Imran Malek

Sat 06 February 2021

My foray into home automation with home assistant

Posted by Imran Malek in home automation   

This post talks about my first foray into home automation.


Strangely enough, there was one thing that motivated this entire adventure. Our home has a set of lights on the porch that need to get turned on every night. After a few weeks of manually turning them on (or forgetting to turn them off once day breaks), I broke down and decided that I would find a solution. Not content with a simple programmable timer, I wanted something that would turn the lights on at sunset and off at sunrise - without having to reprogram it every few months to account for seasonal changes. This was all the justification I needed to dig into home automation.


The first thing that I did before even starting along this journey was understand the basics of how the various pieces of equipment work inside my home. For this, I leaned heavily on Charlie Wing's book, How Your House Works - A Visual Guide. The book provides a bunch of easy to interpret diagrams that clearly lay out how different components work - such as plumbing systems, light switches, HVAC, and even individual appliances like dishwashers, garbage disposals, and vacuum cleaners. While most people probably don't need such a rudimentary overview of all these things, I find it essential as a first-time home owner with very few "handy" skills. Most importantly, Wing lays out everything and makes no assumptions about existing knowledge - something that I found essential.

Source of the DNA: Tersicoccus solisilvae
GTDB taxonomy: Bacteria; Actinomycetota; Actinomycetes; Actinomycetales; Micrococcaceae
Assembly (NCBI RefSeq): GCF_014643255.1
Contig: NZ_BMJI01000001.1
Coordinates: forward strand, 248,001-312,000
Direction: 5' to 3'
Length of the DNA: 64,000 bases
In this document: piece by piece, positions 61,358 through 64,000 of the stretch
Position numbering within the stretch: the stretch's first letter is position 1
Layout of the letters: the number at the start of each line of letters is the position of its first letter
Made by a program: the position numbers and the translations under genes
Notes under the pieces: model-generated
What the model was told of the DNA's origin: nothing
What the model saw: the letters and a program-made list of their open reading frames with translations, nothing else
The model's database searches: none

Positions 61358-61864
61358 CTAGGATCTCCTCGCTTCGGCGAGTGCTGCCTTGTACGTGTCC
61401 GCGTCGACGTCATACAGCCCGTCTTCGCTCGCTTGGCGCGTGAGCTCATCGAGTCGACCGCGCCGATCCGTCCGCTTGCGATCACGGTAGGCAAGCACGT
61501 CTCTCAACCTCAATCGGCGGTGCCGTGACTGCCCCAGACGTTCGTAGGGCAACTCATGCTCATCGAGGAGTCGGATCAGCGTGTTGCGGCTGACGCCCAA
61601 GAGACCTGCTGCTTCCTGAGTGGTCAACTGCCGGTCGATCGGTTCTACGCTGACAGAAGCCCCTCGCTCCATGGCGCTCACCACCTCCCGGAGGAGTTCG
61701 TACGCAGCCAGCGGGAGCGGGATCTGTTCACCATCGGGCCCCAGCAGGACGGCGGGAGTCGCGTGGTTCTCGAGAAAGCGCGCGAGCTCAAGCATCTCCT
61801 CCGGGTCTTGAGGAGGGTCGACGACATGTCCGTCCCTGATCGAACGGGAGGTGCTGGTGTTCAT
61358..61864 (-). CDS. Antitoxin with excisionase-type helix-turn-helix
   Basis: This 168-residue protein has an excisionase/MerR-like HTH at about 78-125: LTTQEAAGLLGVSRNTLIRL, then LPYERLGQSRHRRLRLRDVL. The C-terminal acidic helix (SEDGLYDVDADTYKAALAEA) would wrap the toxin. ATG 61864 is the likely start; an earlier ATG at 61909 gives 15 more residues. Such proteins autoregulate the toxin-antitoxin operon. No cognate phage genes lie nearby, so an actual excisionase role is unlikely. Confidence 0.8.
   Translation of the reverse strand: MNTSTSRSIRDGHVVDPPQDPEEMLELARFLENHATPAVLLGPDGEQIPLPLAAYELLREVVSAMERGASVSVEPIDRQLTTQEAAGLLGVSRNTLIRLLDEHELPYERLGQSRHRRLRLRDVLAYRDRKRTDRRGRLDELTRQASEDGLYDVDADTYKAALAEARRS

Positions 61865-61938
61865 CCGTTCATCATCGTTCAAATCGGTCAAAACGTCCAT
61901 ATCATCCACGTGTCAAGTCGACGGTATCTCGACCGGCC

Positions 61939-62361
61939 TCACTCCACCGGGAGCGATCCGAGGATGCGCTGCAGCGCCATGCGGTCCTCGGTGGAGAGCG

A Sample image from Charlie Wing's book depicting a diagram of a circuit breaker box

Using the diagrams from Wing's book (plus a few other youtube tutorials on the topic) I quickly got up to speed on the basic electrical system in our house - including spending way too much time trying to demystify 3 and 4 way switch combinations.


Of course, when working with anything related to electrical systems, if you're at all uncomfortable with it - call your local electrician.

In terms of hardware for the installation, here's what I used:


  • Battery powered screwdriver, to deal with electrical boxes
  • Non-contact voltage tester, to make sure that there was to current running through anything I was working on
  • Wire stripper, to strip, cut, and bend wires when needed
  • Wire nuts, to connect wires together
  • Romex indoor electrical wire. I purchased a roll of the wire so that I could have a lot of extra wire available to me in the event that I needed to run an extra neutral wire or something like that.
  • Head lamp. When you turn power off at the breaker, you're also likely to lose any of the light in the room so a head lamp is a necessity.

Smart Components

Of course, a smart home doesn't work without smart components, and I decided to have the majority of the components on a local Z-wave based network. I picked Z-wave for a few reasons, but the biggest one was that I didn't want to have my smart home peripherals reliant on a potentially spotty wifi network. Additionally, one of the big advantages I saw with Z-wave was that each Z-wave device functions as a repeater within the overall network, so a flipped switch on the top floor has an easy path to the home server in the basement. I did, however, have to resort to wifi when looking for smart light bulbs. I ultimately resorted to buying 6 TP-Link KL130 RGB Bulbs when they were on sale. The bulbs actually work really well and adding colored lighting to a space really does wonders for atmosphere.